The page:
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Informatics includes the science of information, the practice of information processing, and the engineering of information systems. Informatics studies the structure, behavior, and interactions of natural and artificial systems that store, process and communicate information. It also develops its own conceptual and theoretical foundations. Since computers, individuals and organizations all process information, informatics has computational, cognitive and social aspects, including study of the social impact of information technologies.

Used as a compound, in conjunction with the name of a discipline, as in medical informatics, bioinformatics, etc., it denotes the specialization of informatics to the management and processing of data, information and knowledge in the named discipline, and the incorporation of informatic concepts and theories to enrich the other discipline; it has a similar relationship to library science.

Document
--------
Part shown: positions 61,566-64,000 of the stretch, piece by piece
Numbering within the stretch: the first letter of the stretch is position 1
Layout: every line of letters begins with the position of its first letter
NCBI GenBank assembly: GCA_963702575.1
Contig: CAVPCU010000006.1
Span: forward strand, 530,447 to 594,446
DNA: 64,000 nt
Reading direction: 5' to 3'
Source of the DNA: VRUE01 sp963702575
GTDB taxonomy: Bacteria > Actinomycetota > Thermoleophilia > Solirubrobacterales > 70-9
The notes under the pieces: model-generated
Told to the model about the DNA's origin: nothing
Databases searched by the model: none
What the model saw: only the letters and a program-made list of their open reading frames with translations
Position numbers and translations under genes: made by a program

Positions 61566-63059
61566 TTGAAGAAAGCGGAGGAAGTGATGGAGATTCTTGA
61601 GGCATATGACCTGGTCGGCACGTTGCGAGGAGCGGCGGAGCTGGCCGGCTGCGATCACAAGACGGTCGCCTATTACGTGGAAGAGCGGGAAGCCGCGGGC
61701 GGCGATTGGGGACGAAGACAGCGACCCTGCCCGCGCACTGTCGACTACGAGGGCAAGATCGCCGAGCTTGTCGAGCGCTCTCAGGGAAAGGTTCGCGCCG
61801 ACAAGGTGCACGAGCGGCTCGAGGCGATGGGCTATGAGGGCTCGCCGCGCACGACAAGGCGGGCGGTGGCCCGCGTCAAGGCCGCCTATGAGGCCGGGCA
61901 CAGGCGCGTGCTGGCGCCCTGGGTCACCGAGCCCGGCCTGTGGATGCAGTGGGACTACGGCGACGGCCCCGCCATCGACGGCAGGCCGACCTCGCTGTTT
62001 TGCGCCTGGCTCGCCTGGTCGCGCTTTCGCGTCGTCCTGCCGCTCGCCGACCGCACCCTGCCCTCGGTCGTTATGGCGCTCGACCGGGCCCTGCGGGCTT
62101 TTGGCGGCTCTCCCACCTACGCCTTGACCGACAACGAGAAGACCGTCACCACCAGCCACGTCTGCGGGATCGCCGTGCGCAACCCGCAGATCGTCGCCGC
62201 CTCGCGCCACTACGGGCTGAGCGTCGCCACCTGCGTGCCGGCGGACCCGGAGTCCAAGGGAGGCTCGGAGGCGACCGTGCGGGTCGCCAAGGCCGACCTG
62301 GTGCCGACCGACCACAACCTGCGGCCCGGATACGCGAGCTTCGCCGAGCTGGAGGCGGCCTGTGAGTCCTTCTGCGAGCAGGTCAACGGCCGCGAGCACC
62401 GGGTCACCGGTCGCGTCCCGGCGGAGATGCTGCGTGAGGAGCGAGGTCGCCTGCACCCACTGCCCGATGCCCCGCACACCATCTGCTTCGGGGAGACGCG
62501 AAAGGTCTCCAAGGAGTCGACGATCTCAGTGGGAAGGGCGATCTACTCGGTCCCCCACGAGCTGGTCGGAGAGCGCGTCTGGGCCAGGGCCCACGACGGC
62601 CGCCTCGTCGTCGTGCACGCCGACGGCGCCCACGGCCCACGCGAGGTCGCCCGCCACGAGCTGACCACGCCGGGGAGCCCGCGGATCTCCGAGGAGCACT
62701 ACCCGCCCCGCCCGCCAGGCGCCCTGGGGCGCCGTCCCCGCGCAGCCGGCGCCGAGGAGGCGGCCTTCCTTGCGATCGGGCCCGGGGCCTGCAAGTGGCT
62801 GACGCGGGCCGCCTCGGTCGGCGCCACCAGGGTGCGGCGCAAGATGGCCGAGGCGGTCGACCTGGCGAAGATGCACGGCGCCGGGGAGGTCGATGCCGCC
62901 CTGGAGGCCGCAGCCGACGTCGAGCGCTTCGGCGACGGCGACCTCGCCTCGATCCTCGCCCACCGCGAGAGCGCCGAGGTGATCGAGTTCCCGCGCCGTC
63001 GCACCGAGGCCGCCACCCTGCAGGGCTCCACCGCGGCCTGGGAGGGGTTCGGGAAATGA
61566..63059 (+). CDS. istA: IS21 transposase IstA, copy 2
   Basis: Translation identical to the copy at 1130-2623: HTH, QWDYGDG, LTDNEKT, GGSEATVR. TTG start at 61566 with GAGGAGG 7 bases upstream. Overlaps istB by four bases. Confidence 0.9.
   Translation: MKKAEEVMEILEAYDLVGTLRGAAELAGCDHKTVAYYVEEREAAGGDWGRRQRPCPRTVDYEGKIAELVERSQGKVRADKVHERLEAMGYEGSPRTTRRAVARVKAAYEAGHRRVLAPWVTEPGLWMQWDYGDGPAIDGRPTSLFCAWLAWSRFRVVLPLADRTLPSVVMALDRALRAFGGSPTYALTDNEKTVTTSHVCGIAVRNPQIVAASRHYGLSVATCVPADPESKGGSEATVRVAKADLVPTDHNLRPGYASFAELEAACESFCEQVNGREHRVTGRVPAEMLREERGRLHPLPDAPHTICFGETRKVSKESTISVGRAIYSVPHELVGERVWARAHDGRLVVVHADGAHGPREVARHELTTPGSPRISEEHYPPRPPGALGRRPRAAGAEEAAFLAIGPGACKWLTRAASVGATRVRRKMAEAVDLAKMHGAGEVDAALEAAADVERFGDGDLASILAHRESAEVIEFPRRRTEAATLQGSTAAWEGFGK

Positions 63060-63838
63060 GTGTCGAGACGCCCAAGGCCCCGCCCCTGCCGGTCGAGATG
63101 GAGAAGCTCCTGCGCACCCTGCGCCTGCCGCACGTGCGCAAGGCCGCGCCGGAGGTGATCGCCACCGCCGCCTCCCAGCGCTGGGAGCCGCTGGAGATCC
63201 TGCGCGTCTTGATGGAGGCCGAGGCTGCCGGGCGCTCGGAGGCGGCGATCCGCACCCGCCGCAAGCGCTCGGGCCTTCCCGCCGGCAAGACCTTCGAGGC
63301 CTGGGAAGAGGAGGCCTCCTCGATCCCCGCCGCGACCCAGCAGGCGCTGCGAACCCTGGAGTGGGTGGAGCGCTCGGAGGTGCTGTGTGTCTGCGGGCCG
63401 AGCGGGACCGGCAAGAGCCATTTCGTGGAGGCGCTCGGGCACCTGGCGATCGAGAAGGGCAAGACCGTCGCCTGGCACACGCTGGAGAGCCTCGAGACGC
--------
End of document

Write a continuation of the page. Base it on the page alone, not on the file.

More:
Informatics is broader in scope than:information theory—the study of a particular mathematical concept of information; information science—a field primarily concerned with the collection, classification, manipulation, storage, retrieval and dissemination of information in human society; artificial intelligence—the study and engineering of intelligent behavior, learning, and adaptation, in machines; or computer science—the study of the storage, processing, and communication of information using engineered computing devices.


In 1957 the German computer scientist Karl Steinbuch published a paper called Informatik: Automatische Informationsverarbeitung (i.e. "Informatics: automatic information processing"). Informatics is commonly misunderstood to be the same as computer science. But Informatics is theoretically oriented contrary to computer science and therefore is more oriented towards mathematics than computer science.